6. Get extra help. “It may be necessary, especially for those with advanced disease, to have additional caregivers along,” advises Dr. Petersen. “Some of my patients plan ‘family vacations’ where they each take turns caring for a loved one with dementia.”
  7. Limit travel time. “Limit airplane flights and layover times,” says Dr. Petersen. “Too many waits or long flight times (more than four hours) can result in frustration for the person with dementia and their carer.”
  8. Choose a destination that is dementia friendly. The definition of “dementia-friendly” will vary from patient to patient, but for starters: “Avoid places with large crowds or loud noises and choose destinations with lots of opportunities for exploration and relaxation,” says Dr. Parmar. It is also helpful to choose a location that is easily accessible, with good access to healthcare and pharmacies.
  9. Safety and comfort first. To have an enjoyable time, make sure your loved one can handle the activities you have planned. Don’t expect them to suddenly take a two-mile trip across the countryside if they haven’t walked in 10 years. “Try to keep changes to daily routines to a minimum,” suggests Elkins.
  10. Plan your rest times. “[Dementia patients] can get tired or distracted more easily than in familiar environments,” Herman says. “Make sure to schedule plenty of extra time to rest and avoid feeling rushed or stressed.” She also suggests using a wheelchair: “Saving on a wheelchair can help conserve their energy even if they don’t usually need one at home.”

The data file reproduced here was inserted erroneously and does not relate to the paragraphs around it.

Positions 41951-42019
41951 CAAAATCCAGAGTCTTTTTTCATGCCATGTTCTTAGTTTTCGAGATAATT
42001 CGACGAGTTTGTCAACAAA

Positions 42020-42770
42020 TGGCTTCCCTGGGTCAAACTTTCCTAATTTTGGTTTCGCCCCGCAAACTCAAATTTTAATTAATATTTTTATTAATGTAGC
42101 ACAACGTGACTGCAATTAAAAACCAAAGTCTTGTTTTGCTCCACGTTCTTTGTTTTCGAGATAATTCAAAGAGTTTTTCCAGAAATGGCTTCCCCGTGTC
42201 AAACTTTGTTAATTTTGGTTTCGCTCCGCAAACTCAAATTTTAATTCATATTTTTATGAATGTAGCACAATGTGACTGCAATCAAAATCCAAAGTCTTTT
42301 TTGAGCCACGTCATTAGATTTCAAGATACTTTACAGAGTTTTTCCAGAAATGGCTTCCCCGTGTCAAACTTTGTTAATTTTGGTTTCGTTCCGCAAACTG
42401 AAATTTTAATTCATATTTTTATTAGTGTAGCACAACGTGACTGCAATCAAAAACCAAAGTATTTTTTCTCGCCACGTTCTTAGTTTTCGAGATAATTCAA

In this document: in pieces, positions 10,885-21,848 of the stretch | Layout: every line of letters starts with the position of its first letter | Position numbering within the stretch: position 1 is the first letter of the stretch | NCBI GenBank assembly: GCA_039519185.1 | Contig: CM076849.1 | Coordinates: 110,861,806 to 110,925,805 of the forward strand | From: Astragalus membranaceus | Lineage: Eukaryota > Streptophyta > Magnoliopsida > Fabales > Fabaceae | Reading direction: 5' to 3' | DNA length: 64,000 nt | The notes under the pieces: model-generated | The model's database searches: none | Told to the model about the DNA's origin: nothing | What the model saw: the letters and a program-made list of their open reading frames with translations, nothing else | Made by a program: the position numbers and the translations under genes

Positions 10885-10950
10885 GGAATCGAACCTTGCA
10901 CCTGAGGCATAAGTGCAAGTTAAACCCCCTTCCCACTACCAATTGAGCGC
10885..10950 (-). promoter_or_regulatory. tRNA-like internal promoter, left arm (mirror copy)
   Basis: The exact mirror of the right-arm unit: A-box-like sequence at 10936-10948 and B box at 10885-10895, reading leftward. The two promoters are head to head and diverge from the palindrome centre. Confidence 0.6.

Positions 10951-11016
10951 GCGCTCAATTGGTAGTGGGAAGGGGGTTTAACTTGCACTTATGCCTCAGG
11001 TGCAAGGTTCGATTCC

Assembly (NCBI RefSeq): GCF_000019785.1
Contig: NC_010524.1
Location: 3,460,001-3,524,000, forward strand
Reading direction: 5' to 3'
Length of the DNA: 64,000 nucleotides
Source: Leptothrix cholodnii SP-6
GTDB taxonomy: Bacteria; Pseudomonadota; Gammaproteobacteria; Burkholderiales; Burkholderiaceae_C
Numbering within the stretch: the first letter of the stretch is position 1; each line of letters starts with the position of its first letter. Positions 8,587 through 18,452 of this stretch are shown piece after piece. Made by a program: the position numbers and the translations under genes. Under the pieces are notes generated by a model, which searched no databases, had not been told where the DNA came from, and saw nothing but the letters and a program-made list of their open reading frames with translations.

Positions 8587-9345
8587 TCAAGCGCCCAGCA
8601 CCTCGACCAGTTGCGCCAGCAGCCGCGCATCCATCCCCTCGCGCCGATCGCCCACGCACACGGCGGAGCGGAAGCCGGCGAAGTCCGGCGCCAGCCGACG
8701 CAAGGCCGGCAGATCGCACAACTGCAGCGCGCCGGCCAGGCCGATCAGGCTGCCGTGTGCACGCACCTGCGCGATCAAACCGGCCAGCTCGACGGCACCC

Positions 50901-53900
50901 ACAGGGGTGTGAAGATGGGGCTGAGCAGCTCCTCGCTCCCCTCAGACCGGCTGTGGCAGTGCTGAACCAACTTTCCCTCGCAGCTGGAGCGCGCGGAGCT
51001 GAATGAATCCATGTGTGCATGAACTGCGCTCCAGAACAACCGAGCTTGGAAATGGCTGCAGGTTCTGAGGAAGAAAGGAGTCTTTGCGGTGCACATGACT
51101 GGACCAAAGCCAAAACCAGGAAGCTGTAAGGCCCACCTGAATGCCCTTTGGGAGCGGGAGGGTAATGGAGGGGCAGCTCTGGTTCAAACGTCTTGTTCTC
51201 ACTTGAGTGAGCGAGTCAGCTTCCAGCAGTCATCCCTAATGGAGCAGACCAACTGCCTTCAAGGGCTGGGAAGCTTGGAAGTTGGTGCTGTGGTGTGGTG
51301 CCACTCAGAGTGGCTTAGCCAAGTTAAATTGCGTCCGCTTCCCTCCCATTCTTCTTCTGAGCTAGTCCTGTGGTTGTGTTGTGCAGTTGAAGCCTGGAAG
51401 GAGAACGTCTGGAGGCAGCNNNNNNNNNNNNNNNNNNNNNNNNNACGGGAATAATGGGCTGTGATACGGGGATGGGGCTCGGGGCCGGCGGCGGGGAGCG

Of course, talk to your loved one’s doctors about the possibility of a trip. And if you’re still unsure, consider planning a short trip first. “A day trip to a local park, museum or public garden can help you identify potential challenges before embarking on a full excursion,” says Dr. Petersen.

One last piece of advice? “Be flexible,” recommends Dr. Parmar. “Things may not always go according to plan, and that’s okay. The most important thing is to enjoy your time together.”

“Your loved one with dementia will likely pick up on your unspoken feelings,” adds Herman. “So have fun, expect hiccups, and decide to go with the flow on this adventure.”